Description of the establishment
HMP Elmley is a local prison situated on the Isle of Sheppey which serves the courts of Kent. It was originally part of the Sheppey cluster of three prisons but is now a stand-alone establishment which presently has an operational capacity of 1,088. Elmley opened in February 1992. It was built on the Bullingdon design and originally consisted of four house blocks, each designed to accommodate 155 prisoners, and a segregation unit which can house seven. In later years, two further house blocks were constructed and the single cells were converted to doubles. For some time, the cells in the original house blocks were used as trebles, although these have now, thankfully, been returned to doubles. The prison houses remand and sentenced adult prisoners, as well as young adults. The population consists of a number of vulnerable prisoners, foreign nationals, those with drug dependency and/or mental health issues, life-sentenced prisoners, a growing number of older prisoners and many with disabilities.
How safe is the prison?
Drugs, debt and bullying are still featured, even during the restrictions of the EDM. How fairly and humanely are prisoners treated? The Board considers that, given the conditions due to COVID-19, the treatment of prisoners was as fair as possible. Their initial acceptance of the situation was positive, knowing that there was a national lockdown. The prison officers, view was that the lockdown created a safe environment with fewer opportunities for violence. The management adapted the EDM to provide more activity for prisoners and ease the growing tension that developed after the early months. This was hampered by the pandemic affecting staff numbers and the need to limit interaction between prisoners, to prevent the spread of any infection.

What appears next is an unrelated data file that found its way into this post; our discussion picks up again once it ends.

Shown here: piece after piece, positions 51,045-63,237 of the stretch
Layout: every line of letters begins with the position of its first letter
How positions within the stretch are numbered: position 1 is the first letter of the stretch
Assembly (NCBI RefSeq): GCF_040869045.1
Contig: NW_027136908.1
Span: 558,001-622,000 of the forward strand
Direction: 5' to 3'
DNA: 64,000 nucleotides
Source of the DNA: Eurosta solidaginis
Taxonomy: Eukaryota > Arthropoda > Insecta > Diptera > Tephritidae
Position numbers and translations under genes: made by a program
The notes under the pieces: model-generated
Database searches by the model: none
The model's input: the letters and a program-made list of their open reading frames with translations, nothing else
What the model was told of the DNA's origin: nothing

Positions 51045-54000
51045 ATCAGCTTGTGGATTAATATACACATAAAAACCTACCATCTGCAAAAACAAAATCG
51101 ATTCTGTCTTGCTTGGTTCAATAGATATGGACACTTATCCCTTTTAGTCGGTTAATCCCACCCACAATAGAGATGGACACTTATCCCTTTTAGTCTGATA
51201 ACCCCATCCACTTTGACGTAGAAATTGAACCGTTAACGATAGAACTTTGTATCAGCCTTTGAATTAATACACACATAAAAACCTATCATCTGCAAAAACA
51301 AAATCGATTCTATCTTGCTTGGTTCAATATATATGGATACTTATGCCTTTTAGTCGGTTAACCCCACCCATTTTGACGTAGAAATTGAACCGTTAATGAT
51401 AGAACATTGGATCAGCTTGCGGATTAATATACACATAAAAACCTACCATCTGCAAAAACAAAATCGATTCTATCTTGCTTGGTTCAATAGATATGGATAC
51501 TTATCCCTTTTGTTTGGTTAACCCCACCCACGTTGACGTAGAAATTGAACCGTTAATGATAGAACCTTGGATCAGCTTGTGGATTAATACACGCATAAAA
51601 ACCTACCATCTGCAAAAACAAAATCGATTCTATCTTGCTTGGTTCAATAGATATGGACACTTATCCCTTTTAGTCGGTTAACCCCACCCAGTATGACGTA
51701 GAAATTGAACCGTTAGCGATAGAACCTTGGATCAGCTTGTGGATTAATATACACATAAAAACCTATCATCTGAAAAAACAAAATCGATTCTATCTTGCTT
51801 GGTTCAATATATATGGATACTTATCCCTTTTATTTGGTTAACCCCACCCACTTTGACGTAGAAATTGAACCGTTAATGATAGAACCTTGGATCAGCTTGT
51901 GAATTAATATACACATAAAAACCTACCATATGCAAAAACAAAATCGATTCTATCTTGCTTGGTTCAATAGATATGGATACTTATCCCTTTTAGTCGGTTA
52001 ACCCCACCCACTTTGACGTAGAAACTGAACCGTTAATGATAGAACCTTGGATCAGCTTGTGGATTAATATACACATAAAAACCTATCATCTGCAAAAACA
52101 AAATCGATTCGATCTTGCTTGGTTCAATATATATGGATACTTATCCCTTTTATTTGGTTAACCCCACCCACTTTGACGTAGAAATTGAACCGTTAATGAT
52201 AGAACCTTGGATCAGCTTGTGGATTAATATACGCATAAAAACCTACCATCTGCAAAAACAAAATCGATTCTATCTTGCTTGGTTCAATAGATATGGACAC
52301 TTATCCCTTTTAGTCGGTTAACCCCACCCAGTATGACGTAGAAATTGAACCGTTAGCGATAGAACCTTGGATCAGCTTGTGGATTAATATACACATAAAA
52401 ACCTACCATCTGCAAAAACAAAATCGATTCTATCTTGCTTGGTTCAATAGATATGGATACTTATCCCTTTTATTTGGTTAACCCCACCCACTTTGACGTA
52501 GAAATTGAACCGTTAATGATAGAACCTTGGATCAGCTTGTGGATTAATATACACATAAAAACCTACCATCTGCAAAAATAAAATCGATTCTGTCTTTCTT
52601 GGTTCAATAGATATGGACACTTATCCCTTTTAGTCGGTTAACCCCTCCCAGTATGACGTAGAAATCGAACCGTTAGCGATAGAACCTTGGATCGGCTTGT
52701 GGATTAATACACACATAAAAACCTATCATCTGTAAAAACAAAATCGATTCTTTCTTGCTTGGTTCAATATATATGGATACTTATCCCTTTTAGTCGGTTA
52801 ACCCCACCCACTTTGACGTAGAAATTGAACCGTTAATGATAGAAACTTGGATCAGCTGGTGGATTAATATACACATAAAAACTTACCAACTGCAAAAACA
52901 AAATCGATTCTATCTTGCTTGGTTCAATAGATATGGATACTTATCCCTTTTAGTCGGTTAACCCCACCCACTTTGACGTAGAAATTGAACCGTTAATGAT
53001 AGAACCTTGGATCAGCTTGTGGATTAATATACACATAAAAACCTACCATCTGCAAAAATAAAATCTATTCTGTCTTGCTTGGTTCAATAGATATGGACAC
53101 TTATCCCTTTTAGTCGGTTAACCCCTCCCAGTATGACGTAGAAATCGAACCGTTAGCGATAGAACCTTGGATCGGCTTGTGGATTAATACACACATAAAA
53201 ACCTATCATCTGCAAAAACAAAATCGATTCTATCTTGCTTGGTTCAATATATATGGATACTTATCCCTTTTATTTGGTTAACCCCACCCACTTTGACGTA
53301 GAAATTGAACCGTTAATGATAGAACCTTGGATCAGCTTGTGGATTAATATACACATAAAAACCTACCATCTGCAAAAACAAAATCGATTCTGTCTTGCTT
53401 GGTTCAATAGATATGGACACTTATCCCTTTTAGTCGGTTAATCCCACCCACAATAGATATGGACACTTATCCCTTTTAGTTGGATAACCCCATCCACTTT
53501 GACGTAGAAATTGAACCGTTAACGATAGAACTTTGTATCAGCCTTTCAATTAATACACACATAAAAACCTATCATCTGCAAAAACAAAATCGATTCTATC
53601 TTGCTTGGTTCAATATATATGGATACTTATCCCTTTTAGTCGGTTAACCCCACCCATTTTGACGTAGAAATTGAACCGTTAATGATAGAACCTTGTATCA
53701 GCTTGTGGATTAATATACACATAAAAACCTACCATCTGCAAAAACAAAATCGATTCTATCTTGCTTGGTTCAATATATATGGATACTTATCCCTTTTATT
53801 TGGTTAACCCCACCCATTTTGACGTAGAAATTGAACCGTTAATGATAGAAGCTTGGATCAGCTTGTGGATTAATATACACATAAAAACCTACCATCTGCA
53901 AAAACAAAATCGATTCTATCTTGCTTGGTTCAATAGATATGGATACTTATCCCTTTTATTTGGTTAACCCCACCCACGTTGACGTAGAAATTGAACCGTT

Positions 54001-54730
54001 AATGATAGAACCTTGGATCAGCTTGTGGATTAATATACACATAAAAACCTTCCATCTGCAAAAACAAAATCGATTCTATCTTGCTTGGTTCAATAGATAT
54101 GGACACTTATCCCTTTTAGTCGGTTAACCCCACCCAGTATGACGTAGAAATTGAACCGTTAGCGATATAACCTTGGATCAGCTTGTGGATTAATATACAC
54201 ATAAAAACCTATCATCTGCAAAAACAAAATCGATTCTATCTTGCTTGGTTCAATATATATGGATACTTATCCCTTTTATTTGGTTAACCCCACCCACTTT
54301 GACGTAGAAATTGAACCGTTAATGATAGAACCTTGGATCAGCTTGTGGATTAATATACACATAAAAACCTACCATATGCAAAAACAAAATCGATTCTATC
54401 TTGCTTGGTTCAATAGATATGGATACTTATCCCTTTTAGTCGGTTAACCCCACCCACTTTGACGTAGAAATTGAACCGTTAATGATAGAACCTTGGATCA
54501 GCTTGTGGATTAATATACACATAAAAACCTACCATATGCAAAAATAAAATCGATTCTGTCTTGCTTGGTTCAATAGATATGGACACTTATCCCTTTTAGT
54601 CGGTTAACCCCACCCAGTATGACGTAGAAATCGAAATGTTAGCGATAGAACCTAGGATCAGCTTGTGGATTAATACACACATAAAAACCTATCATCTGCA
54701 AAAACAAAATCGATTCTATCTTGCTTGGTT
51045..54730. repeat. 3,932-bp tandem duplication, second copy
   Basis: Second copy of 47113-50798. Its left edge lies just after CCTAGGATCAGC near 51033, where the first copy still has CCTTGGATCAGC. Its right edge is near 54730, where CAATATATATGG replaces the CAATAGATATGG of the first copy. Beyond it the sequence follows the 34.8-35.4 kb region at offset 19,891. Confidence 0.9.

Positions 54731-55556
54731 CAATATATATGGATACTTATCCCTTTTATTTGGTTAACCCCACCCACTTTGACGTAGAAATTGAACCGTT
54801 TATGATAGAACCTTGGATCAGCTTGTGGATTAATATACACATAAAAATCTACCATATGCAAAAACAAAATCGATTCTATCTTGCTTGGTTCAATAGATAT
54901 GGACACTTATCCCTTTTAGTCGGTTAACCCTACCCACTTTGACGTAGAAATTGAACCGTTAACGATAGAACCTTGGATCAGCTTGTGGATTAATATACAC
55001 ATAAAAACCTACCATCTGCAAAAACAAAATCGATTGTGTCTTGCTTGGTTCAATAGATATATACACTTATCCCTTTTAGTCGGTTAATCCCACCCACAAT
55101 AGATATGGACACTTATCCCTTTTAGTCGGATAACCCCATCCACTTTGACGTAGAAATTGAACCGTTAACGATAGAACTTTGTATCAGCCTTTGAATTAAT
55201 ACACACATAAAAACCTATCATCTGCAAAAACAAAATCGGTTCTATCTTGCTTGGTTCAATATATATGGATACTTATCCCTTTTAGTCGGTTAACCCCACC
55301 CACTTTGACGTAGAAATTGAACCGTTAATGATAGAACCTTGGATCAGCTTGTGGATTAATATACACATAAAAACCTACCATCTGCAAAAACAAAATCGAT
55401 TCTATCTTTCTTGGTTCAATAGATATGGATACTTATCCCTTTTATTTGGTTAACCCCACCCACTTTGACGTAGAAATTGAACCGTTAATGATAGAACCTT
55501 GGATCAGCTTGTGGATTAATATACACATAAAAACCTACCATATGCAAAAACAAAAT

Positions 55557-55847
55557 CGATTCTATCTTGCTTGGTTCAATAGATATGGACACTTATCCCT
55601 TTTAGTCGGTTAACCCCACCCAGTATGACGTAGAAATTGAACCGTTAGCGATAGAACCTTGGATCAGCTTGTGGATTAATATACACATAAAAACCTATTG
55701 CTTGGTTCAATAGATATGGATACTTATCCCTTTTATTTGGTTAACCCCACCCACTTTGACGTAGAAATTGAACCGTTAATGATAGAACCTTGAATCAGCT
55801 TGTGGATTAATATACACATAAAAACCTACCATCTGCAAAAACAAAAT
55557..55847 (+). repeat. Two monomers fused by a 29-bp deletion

How well are prisoners’ health and wellbeing needs met?
Mental health issues became more complex with the added anxiety about family and friends outside, and the limited contact with them. The prison tried to ease the situation with extra telephone credit and the possibility of video calls, and the chaplaincy was very active in its support. Prisoners welcomed in-cell activity packs, and there was a higher-than-expected take-up of the education packs that the prison worked so hard to develop with Weston College. Access to medical treatment inside the prison continued routinely, apart from dentistry, which is comparable with National Health Service treatment outside.
How well are prisoners progressed towards successful resettlement?
The situation with finding accommodation on release has not improved since last year’s report. The establishment policy of interviewing prisoners prior to release had to be suspended during the COVID-19 restrictions. Where previously they could expect help to set up bank accounts and apply for identification documents to claim benefits, prisoners are currently thrown back on their own resources once they leave HMP Elmley. Transfers to establishments that provide appropriate courses to address offending slowed down considerably, in line with a national policy of containing the spread of infection.
Main areas for development and evidence can be accessed here.